Heart disease, the leading cause of death in the United States, has seen a decline in older adults due to advancements in prevention and management.
However, there is a disturbing increase in heart attacks and cardiovascular issues among younger adults (ages 20 to 50). This rise, contributing to declines in life expectancy, is attributed to poor food choices, lack of exercise, and other factors.
Signs of heart disease, including chest pain, shortness of breath, and weakness, are not limited to older adults. Younger individuals experiencing these symptoms may be at risk. Research indicates that heart attacks in young adults, particularly women, are on the rise, with risk factors developing earlier in life.
A study published in the American Journal of Medicine revealed that 20 percent of heart attacks occurred in patients aged 40 or younger. Young women, especially those with a history of diabetes, chronic kidney disease, high blood pressure, or a previous stroke, are more susceptible. Gender bias in healthcare may contribute, as signs of heart disease in women are sometimes overlooked.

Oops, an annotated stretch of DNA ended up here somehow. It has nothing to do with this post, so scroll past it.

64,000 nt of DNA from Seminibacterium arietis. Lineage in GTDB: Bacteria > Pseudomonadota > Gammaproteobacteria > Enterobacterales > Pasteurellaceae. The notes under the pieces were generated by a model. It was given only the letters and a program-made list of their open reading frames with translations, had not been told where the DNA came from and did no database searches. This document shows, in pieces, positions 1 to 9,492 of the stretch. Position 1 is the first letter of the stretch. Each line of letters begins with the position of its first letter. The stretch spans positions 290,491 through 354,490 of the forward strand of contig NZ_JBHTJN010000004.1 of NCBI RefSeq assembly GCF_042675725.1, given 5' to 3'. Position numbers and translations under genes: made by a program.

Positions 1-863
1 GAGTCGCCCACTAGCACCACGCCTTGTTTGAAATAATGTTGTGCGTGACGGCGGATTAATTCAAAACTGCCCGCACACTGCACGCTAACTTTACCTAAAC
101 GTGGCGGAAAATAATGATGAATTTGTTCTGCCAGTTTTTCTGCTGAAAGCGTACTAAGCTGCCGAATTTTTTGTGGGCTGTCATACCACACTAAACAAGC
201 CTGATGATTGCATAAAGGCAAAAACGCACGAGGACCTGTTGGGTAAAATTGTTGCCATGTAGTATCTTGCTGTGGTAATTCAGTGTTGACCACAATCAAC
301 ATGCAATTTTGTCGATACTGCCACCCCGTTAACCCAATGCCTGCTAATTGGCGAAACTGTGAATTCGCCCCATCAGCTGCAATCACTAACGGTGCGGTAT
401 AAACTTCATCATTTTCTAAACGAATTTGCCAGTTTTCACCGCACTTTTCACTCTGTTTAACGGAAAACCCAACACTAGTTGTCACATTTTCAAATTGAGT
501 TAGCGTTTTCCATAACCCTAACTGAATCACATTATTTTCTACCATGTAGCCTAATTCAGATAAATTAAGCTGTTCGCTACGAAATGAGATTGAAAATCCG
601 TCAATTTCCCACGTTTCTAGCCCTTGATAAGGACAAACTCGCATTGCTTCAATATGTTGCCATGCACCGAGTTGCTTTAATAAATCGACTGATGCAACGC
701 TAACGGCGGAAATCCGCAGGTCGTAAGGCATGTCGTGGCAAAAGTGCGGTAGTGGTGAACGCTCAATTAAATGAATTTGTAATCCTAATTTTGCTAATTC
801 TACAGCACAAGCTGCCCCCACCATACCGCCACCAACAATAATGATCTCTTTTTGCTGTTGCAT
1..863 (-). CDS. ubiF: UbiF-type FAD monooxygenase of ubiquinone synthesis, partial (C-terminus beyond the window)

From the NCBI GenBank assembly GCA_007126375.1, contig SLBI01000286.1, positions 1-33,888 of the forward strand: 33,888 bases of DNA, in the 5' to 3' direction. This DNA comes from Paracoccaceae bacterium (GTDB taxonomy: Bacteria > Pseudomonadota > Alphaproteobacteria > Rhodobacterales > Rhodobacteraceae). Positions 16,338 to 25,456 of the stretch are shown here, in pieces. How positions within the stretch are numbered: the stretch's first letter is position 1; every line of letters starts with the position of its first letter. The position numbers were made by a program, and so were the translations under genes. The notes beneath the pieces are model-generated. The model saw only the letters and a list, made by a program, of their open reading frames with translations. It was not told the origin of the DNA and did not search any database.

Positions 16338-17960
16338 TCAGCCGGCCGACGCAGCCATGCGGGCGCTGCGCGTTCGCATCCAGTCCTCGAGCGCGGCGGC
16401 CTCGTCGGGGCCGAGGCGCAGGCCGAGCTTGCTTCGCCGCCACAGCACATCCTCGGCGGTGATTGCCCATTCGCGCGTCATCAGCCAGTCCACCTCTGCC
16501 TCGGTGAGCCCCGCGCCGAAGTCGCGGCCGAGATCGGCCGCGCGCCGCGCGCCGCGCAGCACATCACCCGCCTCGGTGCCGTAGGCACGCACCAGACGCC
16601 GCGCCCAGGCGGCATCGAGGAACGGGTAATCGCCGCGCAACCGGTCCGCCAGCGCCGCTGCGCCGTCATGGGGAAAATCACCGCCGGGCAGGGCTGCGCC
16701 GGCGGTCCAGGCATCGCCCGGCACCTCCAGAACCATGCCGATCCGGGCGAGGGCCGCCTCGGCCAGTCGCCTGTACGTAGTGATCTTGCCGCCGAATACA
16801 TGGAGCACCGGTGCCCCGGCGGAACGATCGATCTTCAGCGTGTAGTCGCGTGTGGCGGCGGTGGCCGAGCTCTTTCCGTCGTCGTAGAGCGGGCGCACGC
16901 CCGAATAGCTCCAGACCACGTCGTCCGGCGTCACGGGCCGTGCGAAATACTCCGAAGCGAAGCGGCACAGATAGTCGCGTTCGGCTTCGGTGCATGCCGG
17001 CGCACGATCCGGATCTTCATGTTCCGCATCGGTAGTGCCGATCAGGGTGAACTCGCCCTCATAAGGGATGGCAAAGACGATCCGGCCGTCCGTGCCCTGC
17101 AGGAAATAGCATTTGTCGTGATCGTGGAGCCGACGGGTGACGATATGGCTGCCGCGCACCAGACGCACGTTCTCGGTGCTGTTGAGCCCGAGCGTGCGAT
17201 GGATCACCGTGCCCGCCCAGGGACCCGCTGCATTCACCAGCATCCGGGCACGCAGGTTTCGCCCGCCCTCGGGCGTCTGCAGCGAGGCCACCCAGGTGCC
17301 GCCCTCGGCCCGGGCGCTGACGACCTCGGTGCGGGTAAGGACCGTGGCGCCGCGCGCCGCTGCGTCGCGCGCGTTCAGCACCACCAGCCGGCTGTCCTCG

The primary risk factors for young adults include poor lifestyle habits, genetic influences, and substance use (tobacco, cocaine, marijuana, and alcohol). COVID-19 is also linked to an increased risk of heart disease, with the inflammatory response and blood clot formation playing key roles.
Despite these risks, about half of people under 45 don't perceive themselves as vulnerable to heart disease. Convincing younger adults about the risks becomes challenging as they focus on career-building and family establishment.
The urgency lies in promoting awareness and preventive measures to curb this concerning trend in cardiovascular health among the younger population.